Singapore’s economy has expanded more than first thought in the first quarter and the government maintained its growth forecast for the year but struck a cautious note about recovery due to uncertainties from the COVID-19 pandemic.
Gross domestic product (GDP) grew 1.3 percent year-on-year in the first quarter, the Ministry of Trade and Industry (MTI) said on Tuesday, higher than the 0.2 percent growth seen in the government’s advance estimate.
Keep readinglist of 4 items
Manufacturing, finance and insurance and wholesale trade supported the expansion over the quarter. Analysts had expected a 0.9 percent increase, according to a Reuters poll.
MTI maintained its GDP growth forecast for 2021 at 4 percent to 6 percent for now but warned of a larger-than-usual degree of uncertainty caused by the pandemic as well as new domestic curbs against the virus. The outlook will be reviewed in August.
Authorities had last month said growth could exceed the upper end of the forecast range, recovering from the recession induced by the COVID-19 pandemic in 2020, its worst on record.
An uneven recovery
While it is possible that the Singapore economy will outperform the growth forecast for 2021 if external demand exceeds expectations, there are also significant downside risks, said Gabriel Lim, the permanent secretary for trade and industry.
“The pace of recovery of the various sectors of the economy is likely to be more uneven than earlier expected,” he said.
On a quarter-on-quarter seasonally adjusted basis, the economy expanded 3.1 percent in the first quarter.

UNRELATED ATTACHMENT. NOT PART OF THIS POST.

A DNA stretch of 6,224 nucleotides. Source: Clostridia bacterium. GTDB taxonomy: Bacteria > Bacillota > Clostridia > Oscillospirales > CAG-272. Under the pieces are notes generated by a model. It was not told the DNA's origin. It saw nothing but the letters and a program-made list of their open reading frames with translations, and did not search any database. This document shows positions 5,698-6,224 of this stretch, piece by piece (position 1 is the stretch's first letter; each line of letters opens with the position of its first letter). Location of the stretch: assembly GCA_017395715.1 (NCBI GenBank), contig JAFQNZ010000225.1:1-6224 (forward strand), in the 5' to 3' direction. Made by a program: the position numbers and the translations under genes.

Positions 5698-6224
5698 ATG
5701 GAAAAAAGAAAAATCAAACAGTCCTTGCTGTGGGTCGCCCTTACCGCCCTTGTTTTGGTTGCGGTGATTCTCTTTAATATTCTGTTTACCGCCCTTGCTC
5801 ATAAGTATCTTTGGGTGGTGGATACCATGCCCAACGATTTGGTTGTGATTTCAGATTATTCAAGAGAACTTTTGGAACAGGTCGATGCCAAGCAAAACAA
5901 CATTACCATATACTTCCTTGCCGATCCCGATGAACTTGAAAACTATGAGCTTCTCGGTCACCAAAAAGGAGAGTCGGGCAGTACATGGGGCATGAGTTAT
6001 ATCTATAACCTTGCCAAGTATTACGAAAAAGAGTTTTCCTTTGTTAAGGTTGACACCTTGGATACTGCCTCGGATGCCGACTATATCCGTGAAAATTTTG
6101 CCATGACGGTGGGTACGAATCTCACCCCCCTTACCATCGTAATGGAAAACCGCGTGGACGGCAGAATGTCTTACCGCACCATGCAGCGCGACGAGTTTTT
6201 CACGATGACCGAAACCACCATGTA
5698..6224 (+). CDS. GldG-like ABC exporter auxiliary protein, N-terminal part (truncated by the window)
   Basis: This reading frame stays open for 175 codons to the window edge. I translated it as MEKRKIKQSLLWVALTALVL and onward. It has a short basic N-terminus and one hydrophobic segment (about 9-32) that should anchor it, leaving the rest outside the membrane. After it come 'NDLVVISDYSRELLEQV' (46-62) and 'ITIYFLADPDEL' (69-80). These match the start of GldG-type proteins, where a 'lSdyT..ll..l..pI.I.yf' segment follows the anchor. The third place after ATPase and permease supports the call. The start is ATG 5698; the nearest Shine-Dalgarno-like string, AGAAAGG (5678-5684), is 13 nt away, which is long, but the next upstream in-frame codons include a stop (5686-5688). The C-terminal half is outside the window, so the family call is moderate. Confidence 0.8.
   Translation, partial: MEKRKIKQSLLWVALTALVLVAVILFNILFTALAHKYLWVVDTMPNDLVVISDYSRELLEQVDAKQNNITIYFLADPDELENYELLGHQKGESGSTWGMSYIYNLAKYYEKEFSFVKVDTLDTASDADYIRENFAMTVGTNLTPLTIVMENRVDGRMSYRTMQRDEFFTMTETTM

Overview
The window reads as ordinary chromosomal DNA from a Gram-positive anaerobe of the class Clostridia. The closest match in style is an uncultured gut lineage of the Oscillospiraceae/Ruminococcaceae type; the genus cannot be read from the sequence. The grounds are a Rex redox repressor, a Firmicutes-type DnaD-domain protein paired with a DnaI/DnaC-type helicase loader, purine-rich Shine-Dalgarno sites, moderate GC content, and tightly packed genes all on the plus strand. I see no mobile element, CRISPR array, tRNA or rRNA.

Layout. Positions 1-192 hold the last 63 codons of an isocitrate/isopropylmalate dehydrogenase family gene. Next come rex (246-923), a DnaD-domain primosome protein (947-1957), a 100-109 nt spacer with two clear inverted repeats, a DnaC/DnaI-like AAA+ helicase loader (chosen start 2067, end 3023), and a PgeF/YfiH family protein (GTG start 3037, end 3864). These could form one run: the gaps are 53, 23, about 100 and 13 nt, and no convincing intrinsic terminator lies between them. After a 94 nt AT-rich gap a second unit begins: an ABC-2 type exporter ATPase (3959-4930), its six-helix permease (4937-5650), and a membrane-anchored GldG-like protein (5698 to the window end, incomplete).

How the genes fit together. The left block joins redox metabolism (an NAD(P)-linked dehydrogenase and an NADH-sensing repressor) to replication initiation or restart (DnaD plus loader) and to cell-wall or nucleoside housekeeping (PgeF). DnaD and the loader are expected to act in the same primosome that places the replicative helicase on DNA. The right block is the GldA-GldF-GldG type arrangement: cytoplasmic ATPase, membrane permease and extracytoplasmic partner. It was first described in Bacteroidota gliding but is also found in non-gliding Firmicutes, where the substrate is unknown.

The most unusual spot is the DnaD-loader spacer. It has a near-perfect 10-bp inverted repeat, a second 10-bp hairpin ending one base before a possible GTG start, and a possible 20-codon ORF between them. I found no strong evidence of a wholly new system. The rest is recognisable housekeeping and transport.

The city-state is often seen as a bellwether for global growth as international trade dwarfs its domestic economy.
The government has pumped more than 100 billion Singapore dollars ($75.34bn) into the economy to cope with the fallout. The central bank maintained its accommodative monetary policy at its last meeting in April.
“The accommodative, supportive impulse from both fiscal and monetary policy continues to flow through the system,” said Edward Robinson, the deputy managing director of the Monetary Authority of Singapore (MAS).
He said the policy stance remained appropriate and the MAS would review policy in October, as scheduled.
The central bank will consider factors that may affect “inflation dynamics, as well as considerations of growth,” he said.
Singapore this month reimposed some restrictions on social gatherings, the toughest since exiting a lockdown last year, to combat a recent spike in local COVID-19 infections, including banning dining-in, limiting social gatherings and urging a return to work-from-home.
The rise in cases – linked to a more virulent and unpredictable strain of the virus that first surfaced in India – has also meant a tightening of borders. Prestigious events such as the annual Shangri-La Dialogue, set for next month and the World Economic Forum in August, were cancelled.
“A lot of the exuberance we had in the first quarter, that’s kind of being rolled back a little bit,” said Selena Ling the head of treasury research and strategy at OCBC Bank.